Kiwanuka, F., Nanyonga, R. C., Sak-Dankosky, N., Muwanguzi, P. A., & Kvist, T. (2021). Nursing leadership styles and their impact on intensive care unit quality measures: An integrative review. Journal of nursing management, 29(2), 133–142. https://doi.org/10.1111/jonm.13151Links to an external site.
Specchia, M. L., Cozzolino, M. R., Carini, E., Di Pilla, A., Galletti, C., Ricciardi, W., & Damiani, G. (2021). Leadership Styles and Nurses’ Job Satisfaction. Results of a Systematic Review. International journal of environmental research and public health, 18(4), 1552. https://doi.org/10.3390/ijerph18041552Links to an external site.

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Collapse SubdiscussionAudrey Okofo-Mensah

Audrey Okofo-Mensah (She/Her)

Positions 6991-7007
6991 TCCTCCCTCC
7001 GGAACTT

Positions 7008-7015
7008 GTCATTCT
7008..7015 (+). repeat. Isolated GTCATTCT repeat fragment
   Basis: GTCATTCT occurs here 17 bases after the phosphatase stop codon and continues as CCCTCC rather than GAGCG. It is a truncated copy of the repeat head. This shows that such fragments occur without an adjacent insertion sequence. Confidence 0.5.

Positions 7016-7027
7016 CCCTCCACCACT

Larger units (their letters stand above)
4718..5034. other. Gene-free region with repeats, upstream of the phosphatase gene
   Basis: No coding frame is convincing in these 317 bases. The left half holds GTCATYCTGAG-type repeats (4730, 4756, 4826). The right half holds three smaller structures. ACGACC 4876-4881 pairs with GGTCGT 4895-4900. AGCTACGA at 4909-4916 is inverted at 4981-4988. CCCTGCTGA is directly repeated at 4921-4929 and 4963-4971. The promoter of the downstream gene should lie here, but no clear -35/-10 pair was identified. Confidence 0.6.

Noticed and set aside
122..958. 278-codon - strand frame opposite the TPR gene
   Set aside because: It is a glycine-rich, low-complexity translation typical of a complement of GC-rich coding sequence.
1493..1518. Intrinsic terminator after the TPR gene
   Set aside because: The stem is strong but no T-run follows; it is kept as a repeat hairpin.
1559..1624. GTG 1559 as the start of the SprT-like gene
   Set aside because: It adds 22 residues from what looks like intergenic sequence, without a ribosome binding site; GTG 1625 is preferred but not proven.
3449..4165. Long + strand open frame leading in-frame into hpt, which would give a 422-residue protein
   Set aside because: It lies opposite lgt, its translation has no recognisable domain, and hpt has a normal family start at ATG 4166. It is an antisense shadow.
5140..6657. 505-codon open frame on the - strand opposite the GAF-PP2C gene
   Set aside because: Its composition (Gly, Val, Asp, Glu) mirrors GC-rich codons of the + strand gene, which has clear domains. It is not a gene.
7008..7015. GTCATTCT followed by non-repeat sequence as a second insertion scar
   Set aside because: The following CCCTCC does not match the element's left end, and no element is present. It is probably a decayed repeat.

Dec 21, 2022Dec 21, 2022 at 4:46pm

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Leadership Behaviors That Create a Healthy Working Environment
Leadership is an essential part of healthcare and dictates the type of culture present in any organization. There are several leadership theories, but three that are mostly observed and used in nursing are the behavioral leadership theory, transactional leadership, and transformational leadership theory. Gifford and associates (2018) reason that, behavioral leadership theory suggests that effective leadership may result in change-oriented, relation-oriented, and task-oriented behaviors; transformational leadership is the degree to which a leader inspires and motivates others to follow an ideal or a particular course of action while transactional leadership involves the provision of incentives, rewards, and monitoring to meet quality.